Goals // Week 37: A Long Short Week

This week is a short week, but short weeks always seem to drag on the longest. A short week does not mean less to do or fewer expectations. A short week just means less time to get the same amount of work done in. That means a lot more rushing, a lot more stress, and a lot more mistakes. It means I’m going to need a lot more patience, a lot more forgiveness, and a lot more help.

I’m still not feeling great physically, which is having a big impact on me mentally. Healing has been so slow and all progress is fragile. This week I will keep putting my needs first, defending my boundaries, and giving myself permission to rest without guilt. I can’t help others without helping myself. I can’t do my best work if I don’t make time for myself first. I can’t get well if I’m pushing myself for the sake of others.

This week I will:

Delete time sucking apps from home screen. I’ve already gotten rid of Instagram, next up is Facebook, and then Twitter. I’ve been feeling down lately, I think we all have, and it’s easy to escape by scrolling through endless and pointless feeds, but what feels good right now doesn’t always feel good in the long run. There is more I want to do with my waking hours. Bonus: Before I pick up my phone, pick up a book instead.

One “No TV Night” this week. Just like social media, TV shows offer an easy escape and mindless ways to pass the time, but I don’t want to be mindless for so many hours on end. There are art and writing projects I want to complete. There are books I want to read. There are things I want to learn and courses I am determined to complete. I can’t, I won’t, do any of these things if I am not more mindful of how I spend my time.

Read 20 pages a day. I’m really far behind in my reading goals for the year, so I’ve decided to let them go to focus on day to day reading goals instead. My current selection, The Madwoman in the Attic: The Woman Writer and the Nineteenth-Century Literary Imagination, is a little intimidating and overwhelming which causes an avoidant reaction in me. Normally I ask 40 pages from myself, but it’s easier to start again if you start small.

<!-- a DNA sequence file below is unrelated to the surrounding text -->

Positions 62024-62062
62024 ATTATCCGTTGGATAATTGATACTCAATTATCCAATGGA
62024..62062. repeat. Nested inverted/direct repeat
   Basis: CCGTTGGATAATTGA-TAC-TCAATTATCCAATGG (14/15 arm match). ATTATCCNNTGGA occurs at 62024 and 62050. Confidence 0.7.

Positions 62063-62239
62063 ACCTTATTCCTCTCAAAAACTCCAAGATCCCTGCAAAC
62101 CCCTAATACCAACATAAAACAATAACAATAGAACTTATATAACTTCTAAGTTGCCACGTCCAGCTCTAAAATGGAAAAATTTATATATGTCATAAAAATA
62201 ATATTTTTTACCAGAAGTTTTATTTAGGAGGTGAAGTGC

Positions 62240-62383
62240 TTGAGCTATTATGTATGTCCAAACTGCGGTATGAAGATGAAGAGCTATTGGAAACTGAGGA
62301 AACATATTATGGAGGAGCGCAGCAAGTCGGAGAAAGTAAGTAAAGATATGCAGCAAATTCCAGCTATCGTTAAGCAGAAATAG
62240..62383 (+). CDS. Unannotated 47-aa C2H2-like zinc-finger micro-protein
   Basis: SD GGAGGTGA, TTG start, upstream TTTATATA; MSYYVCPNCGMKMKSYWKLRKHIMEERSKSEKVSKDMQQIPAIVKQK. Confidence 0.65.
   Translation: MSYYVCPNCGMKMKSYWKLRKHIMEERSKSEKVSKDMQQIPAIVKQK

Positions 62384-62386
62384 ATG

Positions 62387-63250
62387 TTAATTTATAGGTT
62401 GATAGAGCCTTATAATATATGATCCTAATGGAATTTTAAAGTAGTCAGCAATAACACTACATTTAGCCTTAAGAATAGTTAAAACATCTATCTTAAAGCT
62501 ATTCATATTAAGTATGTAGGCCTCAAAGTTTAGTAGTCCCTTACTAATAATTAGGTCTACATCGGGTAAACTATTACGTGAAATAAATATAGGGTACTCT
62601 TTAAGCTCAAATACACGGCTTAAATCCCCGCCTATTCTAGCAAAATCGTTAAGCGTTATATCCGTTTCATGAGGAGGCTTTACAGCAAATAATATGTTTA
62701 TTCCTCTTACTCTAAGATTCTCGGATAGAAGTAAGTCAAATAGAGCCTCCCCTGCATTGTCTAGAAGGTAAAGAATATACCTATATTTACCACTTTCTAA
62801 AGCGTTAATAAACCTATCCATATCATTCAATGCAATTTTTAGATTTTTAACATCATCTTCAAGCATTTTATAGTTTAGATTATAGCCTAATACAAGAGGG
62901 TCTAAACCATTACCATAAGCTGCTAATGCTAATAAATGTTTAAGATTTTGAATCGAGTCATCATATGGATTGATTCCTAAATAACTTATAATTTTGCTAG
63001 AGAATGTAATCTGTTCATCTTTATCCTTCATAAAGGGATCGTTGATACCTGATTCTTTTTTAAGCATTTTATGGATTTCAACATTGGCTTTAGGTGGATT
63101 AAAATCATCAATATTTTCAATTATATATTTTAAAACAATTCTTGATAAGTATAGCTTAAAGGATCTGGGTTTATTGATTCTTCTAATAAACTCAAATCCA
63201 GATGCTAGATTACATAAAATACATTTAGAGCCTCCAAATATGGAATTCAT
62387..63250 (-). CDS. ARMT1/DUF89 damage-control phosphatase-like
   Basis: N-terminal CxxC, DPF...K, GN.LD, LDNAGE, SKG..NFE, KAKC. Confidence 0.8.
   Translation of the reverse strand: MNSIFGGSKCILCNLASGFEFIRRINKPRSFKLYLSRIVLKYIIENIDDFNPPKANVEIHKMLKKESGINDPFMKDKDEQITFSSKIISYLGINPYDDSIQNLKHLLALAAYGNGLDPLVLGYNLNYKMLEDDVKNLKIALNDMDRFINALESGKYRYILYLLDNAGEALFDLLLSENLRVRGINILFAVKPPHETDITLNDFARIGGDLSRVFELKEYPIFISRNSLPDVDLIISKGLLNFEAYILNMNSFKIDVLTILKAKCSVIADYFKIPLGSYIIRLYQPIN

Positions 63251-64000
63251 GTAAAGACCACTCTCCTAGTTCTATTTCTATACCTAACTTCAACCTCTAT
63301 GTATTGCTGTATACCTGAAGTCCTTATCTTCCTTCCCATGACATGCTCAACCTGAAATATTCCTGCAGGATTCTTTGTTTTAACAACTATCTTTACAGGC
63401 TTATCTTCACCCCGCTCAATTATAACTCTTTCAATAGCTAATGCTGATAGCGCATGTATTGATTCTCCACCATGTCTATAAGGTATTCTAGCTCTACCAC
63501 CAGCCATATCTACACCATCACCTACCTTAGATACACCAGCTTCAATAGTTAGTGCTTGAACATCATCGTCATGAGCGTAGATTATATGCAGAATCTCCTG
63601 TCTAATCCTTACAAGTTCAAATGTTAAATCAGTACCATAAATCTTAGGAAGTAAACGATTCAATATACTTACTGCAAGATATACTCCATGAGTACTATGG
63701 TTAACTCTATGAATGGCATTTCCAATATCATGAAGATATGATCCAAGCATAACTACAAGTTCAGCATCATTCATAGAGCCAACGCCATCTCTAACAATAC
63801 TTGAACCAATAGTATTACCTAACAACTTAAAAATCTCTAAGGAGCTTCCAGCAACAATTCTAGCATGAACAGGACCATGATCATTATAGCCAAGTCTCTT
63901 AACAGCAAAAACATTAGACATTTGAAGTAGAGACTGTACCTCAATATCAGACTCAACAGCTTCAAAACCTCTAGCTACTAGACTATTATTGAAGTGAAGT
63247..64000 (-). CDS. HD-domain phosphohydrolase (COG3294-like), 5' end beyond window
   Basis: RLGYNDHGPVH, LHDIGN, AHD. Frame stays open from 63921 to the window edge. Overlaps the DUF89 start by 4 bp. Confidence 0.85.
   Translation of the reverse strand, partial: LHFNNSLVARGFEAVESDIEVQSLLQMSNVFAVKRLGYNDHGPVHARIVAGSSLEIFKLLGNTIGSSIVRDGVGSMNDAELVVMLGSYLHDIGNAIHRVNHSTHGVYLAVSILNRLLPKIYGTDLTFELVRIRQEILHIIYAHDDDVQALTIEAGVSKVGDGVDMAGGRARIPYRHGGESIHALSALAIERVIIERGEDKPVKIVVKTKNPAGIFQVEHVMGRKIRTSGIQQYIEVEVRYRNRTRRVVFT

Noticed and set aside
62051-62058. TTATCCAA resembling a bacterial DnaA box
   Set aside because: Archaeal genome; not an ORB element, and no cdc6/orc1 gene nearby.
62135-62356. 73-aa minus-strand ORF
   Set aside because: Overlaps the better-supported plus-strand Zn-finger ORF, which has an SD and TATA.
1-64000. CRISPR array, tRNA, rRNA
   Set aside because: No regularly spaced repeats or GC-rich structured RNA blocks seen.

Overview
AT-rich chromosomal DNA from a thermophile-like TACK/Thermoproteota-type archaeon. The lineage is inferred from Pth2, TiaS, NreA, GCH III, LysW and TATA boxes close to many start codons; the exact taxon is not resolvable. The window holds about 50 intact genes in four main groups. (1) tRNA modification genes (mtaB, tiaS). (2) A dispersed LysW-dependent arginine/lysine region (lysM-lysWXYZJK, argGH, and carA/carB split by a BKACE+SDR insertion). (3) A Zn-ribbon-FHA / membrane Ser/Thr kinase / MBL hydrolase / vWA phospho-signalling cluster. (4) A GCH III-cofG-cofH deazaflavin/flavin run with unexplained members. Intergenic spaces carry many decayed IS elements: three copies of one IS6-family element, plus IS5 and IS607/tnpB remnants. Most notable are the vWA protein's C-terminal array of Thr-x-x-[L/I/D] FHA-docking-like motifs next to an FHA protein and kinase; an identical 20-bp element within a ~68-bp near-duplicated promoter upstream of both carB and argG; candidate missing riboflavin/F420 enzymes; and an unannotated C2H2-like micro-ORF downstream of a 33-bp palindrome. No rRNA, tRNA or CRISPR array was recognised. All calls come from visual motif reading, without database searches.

Meditate at least once a day. I wrote yesterday about how chaotic mornings and evening exhaustion have made it difficult for me to continue my meditation practice. The problem isn’t the mornings or the exhaustion though; the problem is me. I felt like I was failing, so I began to avoid doing it. I didn’t realize at the time that I actually hadn’t failed until I quit.

Take life one day at a time. There has been a lot of bad news coming my way lately and very little I can do but wait, and watch, and worry. In the absence of control my mind plays out all the possibilities, but instead of clarity all I gain is more stress and suffering. I’m living too far in the future where nothing I imagine may even come to pass. It’s all just more lost time and lost opportunity to live my best life today.

This week I will not make anyone else’s problems my own. Lately I’ve been feeling like little more than an emotional support human for everyone I encounter. While I’m honored to be so trusted, respected, and needed it’s all getting to be too much in a time when managing my stress levels is so critical.

I recognize that I have a tendency to feel too deeply the emotions of others and to make fixing everyone’s troubles my personal responsibility but the reality is as much as I want to make to, there is only so much I can control, fix, or face. The truth is, I cannot risk neglecting my own needs, responsibilities, and relationships to focus on lives I’m not living. The truth is, while I’m helping everyone through their challenges, no one but me will help me through mine.

Photo by Nicolas Moscarda on Unsplash